233.79500579834 height=55.1 /> (3)

Substituting Equations (2) and (3) into (1) and then evaluating its inverse FT one obtains the r-dependence of the medium modified potential [42]:

28.jpg width=252.12999420166 height=119.41499710083 /> (4)

This potential has a long range Coulombic tail in addition to the standard Yukawa term. Interestingly, high temperature behavior of quarkonia is rather governed by the former term in the potential with the (reduced) effective charge in analogous to the fine structure constant in QED. The constant terms are introduced to yield the correct limit of 23736e30-a2b2-4f1c-8653-11089e70fe51.jpg width=70.394998550415 height=32.680001449585  /> as 22.jpg width=55.1 height=22.4200003623962  /> (it should reduce to the Cornell form). Such terms could arise naturally from the basic computations of real time static potential in hot QCD [51] and from the real and imaginary time correlators in a thermal QCD medium [52].

It is worth to note that the potential in a hot QCD medium is not the same as the lattice parametrized heavy quark free-energy in the deconfined phase which is basically a screened Coulomb form [53-55] because onedimensional Fourier transform of the Cornell potential in the medium yields the similar form as used in the lattice QCD to study the quarkonium properties which assumes the one-dimensional color flux tube structure [56]. However, at finite temperature that may not be the case since the flux tube structure may expand in more dimensions [53]. Therefore, it is better to consider the three-dimensional form of the medium modified Cornell potential which have been done exactly in the present work. We have compared our in-medium potential with the colorsinglet free-energy [57] extracted from the lattice data and found that it agrees with the lattice results except for the non-perturbative result of the Debye masses [41].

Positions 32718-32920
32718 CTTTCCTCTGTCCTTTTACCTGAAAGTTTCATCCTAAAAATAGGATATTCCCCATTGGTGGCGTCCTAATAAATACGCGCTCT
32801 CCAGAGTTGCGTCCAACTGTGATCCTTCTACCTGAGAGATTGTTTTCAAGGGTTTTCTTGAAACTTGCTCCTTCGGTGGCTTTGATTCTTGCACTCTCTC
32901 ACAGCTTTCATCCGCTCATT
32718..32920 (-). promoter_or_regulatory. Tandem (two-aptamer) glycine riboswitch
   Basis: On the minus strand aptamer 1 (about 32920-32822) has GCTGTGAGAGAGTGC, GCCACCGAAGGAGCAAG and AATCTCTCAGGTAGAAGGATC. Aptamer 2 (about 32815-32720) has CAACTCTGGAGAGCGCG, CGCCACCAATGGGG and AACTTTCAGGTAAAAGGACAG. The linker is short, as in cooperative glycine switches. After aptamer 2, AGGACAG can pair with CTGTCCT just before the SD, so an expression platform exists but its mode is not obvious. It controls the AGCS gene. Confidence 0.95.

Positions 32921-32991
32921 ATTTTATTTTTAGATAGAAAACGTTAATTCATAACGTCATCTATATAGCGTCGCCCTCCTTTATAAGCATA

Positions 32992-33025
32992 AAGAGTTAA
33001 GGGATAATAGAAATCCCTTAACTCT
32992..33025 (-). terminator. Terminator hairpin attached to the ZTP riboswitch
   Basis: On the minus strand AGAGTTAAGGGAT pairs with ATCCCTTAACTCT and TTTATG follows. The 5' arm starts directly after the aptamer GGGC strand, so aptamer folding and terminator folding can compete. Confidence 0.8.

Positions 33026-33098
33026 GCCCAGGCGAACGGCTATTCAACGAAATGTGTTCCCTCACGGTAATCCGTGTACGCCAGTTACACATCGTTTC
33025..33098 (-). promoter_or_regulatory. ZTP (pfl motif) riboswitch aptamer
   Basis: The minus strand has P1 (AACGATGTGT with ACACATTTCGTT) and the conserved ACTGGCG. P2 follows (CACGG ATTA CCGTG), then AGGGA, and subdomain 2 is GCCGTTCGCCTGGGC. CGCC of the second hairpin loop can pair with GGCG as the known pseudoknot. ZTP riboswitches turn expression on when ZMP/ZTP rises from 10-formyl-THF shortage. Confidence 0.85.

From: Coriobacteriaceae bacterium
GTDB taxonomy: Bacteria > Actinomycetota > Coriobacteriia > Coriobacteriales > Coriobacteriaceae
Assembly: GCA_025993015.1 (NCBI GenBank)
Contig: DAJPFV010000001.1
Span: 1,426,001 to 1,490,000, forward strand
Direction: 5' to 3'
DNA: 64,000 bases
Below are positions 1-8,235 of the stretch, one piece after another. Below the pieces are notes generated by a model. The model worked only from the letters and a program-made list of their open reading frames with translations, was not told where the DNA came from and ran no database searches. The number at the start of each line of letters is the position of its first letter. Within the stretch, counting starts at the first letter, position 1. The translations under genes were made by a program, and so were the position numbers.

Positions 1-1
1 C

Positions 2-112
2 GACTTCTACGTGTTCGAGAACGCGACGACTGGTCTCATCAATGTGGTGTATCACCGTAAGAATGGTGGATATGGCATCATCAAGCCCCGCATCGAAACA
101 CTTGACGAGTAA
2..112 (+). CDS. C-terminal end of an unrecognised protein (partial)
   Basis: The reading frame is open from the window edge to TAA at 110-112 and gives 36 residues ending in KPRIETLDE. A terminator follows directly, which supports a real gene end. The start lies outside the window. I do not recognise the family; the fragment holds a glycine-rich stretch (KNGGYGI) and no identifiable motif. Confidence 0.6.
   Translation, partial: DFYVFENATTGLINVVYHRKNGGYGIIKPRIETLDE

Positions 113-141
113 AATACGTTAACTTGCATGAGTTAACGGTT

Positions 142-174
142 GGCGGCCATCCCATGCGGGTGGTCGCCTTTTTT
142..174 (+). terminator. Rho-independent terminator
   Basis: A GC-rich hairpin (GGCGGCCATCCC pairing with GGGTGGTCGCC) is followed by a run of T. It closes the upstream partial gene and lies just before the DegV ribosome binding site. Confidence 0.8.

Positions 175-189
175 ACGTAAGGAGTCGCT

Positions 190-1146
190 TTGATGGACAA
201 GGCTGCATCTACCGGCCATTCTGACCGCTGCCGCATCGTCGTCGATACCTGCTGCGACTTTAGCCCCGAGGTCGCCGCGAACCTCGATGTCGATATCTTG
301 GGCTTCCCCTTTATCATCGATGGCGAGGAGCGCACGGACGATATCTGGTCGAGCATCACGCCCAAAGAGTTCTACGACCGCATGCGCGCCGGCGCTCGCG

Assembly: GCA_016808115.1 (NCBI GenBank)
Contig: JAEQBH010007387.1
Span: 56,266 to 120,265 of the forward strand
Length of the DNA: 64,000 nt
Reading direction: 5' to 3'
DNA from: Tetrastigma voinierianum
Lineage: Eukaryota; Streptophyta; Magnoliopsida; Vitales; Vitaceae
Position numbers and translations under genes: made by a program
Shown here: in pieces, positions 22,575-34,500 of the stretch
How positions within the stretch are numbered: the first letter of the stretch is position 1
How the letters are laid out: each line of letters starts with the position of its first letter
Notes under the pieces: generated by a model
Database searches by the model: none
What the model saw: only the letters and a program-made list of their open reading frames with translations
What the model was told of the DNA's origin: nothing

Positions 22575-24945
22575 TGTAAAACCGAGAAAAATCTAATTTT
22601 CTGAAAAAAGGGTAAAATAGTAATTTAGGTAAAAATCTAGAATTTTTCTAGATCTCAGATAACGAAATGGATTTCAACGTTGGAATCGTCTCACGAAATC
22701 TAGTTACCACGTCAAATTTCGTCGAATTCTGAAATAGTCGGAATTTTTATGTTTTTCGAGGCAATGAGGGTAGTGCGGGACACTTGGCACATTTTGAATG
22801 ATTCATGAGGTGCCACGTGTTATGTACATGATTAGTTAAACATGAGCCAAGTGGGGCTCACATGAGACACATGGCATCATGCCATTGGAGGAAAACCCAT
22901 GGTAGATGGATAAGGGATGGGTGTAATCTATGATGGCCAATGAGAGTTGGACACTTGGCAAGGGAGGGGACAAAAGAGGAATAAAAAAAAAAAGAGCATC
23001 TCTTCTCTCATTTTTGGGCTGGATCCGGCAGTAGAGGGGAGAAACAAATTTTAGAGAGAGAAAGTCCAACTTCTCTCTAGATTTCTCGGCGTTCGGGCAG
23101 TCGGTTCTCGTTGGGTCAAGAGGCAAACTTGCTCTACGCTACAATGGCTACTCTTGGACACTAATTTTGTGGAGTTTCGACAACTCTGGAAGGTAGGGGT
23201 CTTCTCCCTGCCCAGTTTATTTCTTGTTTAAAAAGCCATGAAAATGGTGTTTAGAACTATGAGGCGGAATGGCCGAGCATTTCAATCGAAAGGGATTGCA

We have thus employed this medium-modified effective potential (4) to study the binding energies and the dissociation temperatures for the ground and the first excited states of 2b2543d73224.jpg width=26.5049996376038 height=22.4200003623962  /> and 2191a65aa3.jpg width=28.5950003623962 height=28.5950003623962  /> spectroscopy in our earlier work [41]. Let us now proceed to the determination of the binding energies and the dissociation temperatures for 24.5099992752075 height=28.5950003623962  /> and 232608572c96.jpg width=24.5099992752075 height=28.5950003623962  /> states in Sections 3 and 4, respectively.

3. Binding Energy of χc and χb

The solution of the Schrödinger equation with the potential (4) numerically gives the energy eigenvalues for the ground states and the first excited states in charmonium (25e33ea7f.jpg width=39.805001449585 height=28.5950003623962  />,20ce86d-7879-4071-a4f8-65261ddce65e.jpg width=24.5099992752075 height=28.5950003623962  />etc.) and bottomonium (20.425  />,22b1868-fdd7-4d97-9dc2-cd5c91a45fe5.jpg width=24.5099992752075 height=22.4200003623962  />etc.) spectra. Theses energy-eigen values are known as ionization potentials/binding energies which become temperaturedependent through the Debye masses and decrease with the increase in temperature.